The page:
About the Curator, Tammis K. Groft

Tammis Groft was appointed Executive Director in June 2013. Under her leadership, the Albany Institute focused on achieving financial sustainability, experimented with new community-based programs and outreach projects, upgraded technologies, and grew museum and library collection holdings to better tell the stories of people in the region. She organized and researched the development of many important exhibitions, including A Sense of Time: The Historical Art of L. F. Tantillo (2021), Painting the American Southwest: The Work of Otto Plaug (2020), An Orphan No More: A Recently Discovered Oil Sketch by Anthony Van Dyck (2019) and etc. Groft has also written and or contributed to numerous publications, including The Mystery of the Albany Mummies (2018), Hudson River Panorama: A Passage through Time (2009). Throughout her career, she has shared her knowledge and training with students of art and history. In 2013, she was awarded the Downtown Albany Business Improvement District (BID) Norman S. Rice Arts, Culture & Education Award, recognizing her lasting contribution to arts, culture, and education for the Albany community.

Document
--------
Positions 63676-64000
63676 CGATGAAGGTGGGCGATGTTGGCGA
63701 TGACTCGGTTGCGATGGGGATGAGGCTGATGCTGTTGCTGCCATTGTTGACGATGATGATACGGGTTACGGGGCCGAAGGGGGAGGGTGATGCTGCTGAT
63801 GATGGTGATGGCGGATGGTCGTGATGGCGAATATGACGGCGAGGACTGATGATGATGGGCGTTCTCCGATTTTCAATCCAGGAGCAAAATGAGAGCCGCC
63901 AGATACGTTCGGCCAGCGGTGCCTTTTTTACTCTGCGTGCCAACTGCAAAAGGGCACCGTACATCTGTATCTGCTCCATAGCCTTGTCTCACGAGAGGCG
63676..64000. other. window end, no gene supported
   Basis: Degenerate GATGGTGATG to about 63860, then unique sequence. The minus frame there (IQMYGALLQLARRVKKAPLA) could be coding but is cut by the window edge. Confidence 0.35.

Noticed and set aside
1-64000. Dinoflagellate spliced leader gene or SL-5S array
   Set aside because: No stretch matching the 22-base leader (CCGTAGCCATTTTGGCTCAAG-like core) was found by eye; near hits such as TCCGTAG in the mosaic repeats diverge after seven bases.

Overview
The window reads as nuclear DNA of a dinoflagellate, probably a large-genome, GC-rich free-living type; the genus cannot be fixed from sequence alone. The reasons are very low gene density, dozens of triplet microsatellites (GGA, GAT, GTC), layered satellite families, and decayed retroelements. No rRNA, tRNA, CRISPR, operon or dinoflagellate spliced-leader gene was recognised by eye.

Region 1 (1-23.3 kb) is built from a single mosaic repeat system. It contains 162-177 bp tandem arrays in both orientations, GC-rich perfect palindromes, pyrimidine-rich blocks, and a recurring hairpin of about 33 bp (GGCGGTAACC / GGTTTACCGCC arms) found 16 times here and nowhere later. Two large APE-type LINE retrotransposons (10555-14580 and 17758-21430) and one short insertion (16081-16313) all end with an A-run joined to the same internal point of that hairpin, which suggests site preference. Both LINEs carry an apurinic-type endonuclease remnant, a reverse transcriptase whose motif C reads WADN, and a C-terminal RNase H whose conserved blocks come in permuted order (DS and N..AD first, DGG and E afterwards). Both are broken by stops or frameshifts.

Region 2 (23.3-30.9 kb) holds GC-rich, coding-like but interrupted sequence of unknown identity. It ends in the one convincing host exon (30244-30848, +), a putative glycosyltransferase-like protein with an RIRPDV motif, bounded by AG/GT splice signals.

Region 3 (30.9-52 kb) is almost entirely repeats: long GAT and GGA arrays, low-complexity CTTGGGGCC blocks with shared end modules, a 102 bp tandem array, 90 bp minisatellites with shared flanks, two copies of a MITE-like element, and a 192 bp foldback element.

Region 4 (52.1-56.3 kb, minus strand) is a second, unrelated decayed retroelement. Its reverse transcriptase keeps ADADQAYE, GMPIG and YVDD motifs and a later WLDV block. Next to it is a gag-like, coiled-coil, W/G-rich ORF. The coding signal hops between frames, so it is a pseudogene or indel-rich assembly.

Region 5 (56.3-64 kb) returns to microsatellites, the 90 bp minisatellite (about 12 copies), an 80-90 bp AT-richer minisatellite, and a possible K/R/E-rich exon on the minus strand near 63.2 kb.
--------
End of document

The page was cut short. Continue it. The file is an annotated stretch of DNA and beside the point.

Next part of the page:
About the Museum

The Albany Institute of History & Art is a museum in Albany, New York, United States, "dedicated to collecting, preserving, interpreting and promoting interest in the history, art, and culture of Albany and the Upper Hudson Valley region". It is located on Washington Avenue in downtown Albany. Founded in 1791, it is among the oldest museums in the United States. Several other institutions have merged over time to become today's Albany Institute. The earliest were learned societies devoted to the natural sciences, and for a time it was the state legislature's informal advisory body on agriculture. Robert R. Livingston was the first president. Joseph Henry delivered his first paper on electromagnetism to the Institute. Its collections of animal, vegetable and mineral specimens from state surveys eventually became the foundations of the New York State Museum. Later in the century it became more focused on the humanities, and eventually merged with the Albany Historical and Art Society. It has had its present name since 1926. Over the course of the 20th century it has become more firmly established as a regional art museum. Albany Institute of History & Art museum has the biggest collection of "Hudson River school paintings".

The Four Elements of Leigh Li-Yun Wen is organized by the Albany Institute of History & Art and supported by Taipei Cultural Center in New York.

Exhibition: 《The Four Elements of Leigh Li-Yun Wen》

Venue: Albany Institute of History & Art


Date: January 29 – June 19, 2022

Gallery Hours:

Monday-Tuesday Closed

Wednesday-Saturday 10AM-5PM

Sunday Noon–5PM

Leigh Li-Yun Wen, Image courtesy of the artist.